Wildlife management and land reform in Southeastern Zimbabwe: a compatible pairing or a contradiction in terms? | Land Portal

Informations sur la ressource

Date of publication: 
janvier 2003
Resource Language: 
ISBN / Resource ID: 
eldis:A13326

Is land reform compatible with wildlife management? Zimbabwe is seeking to combine the redistribution of large, 'under-utilised' landholdings to smallholders, with wildlife management, which needs extensive land holdings to be viable. Whilst one stresses direct redistribution, equity and land for crops, the other emphasises maximising foreign exchange earnings, encouraging public-private partnerships and relies on trickle down. This paper considers why Zimbabwe is attempting to combine the two, and whether it is possible.The paper:traces the ways the two have come together in Zimbabwe's southeast lowveldexamines the 'science' and politics underlying their meldingexplores the potential implications for rural people's livelihoods of this developmentThe paper argues that wildlife-based land-reform is:an attempt to safeguard dwindling assets and get state and community ‘buy-in’ to wildlife or to expand operations into new spaces by the existing (predominantly white) wildlife industry itis an opportunity to muscle in on a potentially lucrative industry under the twin flags of land reform and ‘indigenisation’ by indigenous elites (including local politicians, war veterans and civil servants)is a potential means of bringing resettlement areas into the realm of expertise of the Ministry of Environment and Tourism and conservation-oriented NGOs wildlife-based land reforma new development model whcih could be used as a way of attracting funding, should donors re-engage with Zimbabweis a means by which the repossession of ancestral land can be justified in the language of community development by members of communities with land claims on private and state land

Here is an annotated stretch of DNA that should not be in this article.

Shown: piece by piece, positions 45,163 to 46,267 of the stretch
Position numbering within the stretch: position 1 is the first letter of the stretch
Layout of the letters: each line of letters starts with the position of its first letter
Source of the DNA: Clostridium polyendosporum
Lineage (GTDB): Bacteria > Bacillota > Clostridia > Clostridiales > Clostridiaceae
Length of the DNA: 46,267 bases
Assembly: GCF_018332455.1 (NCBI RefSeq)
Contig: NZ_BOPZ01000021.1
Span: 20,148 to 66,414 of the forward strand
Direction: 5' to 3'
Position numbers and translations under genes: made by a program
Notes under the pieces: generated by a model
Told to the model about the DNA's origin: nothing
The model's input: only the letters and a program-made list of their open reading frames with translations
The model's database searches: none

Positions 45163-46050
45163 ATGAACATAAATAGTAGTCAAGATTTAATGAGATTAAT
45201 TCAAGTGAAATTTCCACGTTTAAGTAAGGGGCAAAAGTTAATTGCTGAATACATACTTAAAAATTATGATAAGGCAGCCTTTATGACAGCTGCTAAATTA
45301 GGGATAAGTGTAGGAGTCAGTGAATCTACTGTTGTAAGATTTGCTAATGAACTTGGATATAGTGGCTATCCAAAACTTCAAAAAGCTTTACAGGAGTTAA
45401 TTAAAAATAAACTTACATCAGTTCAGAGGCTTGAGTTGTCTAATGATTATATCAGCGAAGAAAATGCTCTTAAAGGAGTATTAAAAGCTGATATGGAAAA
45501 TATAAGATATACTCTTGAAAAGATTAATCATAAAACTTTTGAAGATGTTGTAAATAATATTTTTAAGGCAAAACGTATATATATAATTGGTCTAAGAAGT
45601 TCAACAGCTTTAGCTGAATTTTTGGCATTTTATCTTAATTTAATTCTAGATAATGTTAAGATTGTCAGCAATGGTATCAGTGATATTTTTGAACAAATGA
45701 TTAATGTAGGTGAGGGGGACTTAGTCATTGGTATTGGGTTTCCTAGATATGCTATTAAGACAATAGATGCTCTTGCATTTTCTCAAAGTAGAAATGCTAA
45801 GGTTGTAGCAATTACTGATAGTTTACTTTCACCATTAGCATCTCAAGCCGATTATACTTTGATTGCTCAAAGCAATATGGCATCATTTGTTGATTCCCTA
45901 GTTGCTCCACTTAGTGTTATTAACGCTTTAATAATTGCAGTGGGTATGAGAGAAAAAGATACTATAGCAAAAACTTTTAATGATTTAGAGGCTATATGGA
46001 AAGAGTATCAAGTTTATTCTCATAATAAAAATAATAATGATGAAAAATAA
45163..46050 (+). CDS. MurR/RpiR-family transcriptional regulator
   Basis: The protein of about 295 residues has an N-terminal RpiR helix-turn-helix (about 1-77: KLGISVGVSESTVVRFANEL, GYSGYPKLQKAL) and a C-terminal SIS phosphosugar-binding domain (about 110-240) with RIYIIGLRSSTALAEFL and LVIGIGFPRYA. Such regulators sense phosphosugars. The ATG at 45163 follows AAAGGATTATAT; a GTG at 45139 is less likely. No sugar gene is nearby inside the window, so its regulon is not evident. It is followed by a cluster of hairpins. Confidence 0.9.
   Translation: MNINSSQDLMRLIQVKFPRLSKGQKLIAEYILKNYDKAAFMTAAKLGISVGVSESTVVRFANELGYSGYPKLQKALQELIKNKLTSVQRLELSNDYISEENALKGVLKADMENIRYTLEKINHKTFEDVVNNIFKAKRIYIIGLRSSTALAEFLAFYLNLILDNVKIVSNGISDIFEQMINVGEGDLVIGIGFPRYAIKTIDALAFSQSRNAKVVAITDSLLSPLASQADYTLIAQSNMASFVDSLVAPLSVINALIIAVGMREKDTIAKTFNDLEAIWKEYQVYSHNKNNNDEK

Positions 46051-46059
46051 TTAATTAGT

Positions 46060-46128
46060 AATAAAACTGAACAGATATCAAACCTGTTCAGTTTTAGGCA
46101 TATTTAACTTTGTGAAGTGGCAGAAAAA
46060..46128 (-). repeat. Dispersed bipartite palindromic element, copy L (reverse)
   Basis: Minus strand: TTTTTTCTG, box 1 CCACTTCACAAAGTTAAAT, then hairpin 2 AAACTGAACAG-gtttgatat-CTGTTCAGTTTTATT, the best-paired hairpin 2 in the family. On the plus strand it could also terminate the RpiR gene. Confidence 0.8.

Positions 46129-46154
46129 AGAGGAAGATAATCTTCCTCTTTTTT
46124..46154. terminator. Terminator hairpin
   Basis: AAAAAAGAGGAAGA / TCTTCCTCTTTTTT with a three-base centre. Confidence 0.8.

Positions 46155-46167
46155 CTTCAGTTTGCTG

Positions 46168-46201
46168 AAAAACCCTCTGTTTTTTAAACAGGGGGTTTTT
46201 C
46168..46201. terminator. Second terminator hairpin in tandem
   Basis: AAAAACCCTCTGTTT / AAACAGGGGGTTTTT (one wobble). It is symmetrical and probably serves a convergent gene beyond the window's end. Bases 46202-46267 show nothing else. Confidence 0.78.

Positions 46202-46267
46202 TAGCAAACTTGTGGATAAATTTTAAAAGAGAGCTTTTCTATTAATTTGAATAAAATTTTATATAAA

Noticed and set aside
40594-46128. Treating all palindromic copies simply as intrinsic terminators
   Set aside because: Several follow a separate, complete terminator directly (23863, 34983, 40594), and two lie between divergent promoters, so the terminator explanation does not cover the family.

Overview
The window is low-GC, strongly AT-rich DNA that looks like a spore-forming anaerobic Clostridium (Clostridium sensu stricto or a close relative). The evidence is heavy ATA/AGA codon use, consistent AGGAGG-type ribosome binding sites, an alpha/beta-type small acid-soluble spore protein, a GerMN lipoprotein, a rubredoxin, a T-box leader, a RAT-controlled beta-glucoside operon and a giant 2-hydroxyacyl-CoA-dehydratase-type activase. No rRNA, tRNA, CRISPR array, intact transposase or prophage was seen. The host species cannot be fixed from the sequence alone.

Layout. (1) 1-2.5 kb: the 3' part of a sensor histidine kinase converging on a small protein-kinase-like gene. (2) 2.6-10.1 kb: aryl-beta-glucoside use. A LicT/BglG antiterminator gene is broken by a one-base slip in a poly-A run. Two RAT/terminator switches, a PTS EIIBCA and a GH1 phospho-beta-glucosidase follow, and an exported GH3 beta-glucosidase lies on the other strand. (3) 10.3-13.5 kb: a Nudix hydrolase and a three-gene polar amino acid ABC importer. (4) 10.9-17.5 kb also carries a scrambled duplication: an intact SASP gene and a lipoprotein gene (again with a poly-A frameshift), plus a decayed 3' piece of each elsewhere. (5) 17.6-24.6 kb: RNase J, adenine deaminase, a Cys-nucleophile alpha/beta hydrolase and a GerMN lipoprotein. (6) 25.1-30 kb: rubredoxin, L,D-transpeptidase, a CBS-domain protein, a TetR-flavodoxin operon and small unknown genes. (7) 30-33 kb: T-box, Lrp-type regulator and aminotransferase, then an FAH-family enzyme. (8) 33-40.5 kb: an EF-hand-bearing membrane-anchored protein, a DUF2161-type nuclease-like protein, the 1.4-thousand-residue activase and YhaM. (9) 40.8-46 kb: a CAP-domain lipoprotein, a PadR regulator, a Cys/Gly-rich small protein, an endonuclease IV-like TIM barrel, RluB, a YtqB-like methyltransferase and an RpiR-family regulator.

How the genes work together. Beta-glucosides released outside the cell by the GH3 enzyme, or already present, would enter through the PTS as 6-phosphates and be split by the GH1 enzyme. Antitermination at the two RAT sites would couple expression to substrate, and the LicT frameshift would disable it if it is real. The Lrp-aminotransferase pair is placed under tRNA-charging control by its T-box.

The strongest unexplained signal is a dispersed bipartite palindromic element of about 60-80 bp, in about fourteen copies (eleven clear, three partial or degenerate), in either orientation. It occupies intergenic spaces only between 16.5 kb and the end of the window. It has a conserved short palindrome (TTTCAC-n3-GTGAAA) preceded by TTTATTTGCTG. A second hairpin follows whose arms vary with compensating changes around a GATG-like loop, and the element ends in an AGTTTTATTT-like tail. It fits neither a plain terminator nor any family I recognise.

The paper concludes that:wildlife is a potentially highly lucrative landuse potion for wealthy elites, whether they be white or black, and offers very little financially to poor members of ‘communities’wildlife does not combine well with other landuses – particularly those that involve the presence of peoplethe experience of revenue trickle down in wildlife ranching in the lowveld has to date been pretty miserableagriculture, particularly in a context of economic meltdown, alongside labour migration, remittance income and other diversified activities, will constitute a vital element of poor people’s livelihoods in the new resettlement areas in southeastern Zimbabwe‘wildlife-based land reform’ is being mooted as it is bound up with the economic and political repositioning of the wildlife sector, various branches of government, NGOs, indigenous elites and local communitiesland reform and wildlife management can be reconciled, but probably not in a particularly equitable way, what is more likely is that an opening for an equitable land reform agenda will be usurped by local and non-local elites with wildlife interests

Auteurs et éditeurs

Author(s), editor(s), contributor(s): 

W. Wolmer
J. Chaumba
I. Scoones

Fournisseur de données

eldis (ELDIS)

Eldis is an online information service providing free access to relevant, up-to-date and diverse research on international development issues. The database includes over 40,000 summaries and provides free links to full-text research and policy documents from over 8,000 publishers. Each document is selected by members of our editorial team.

Partagez cette page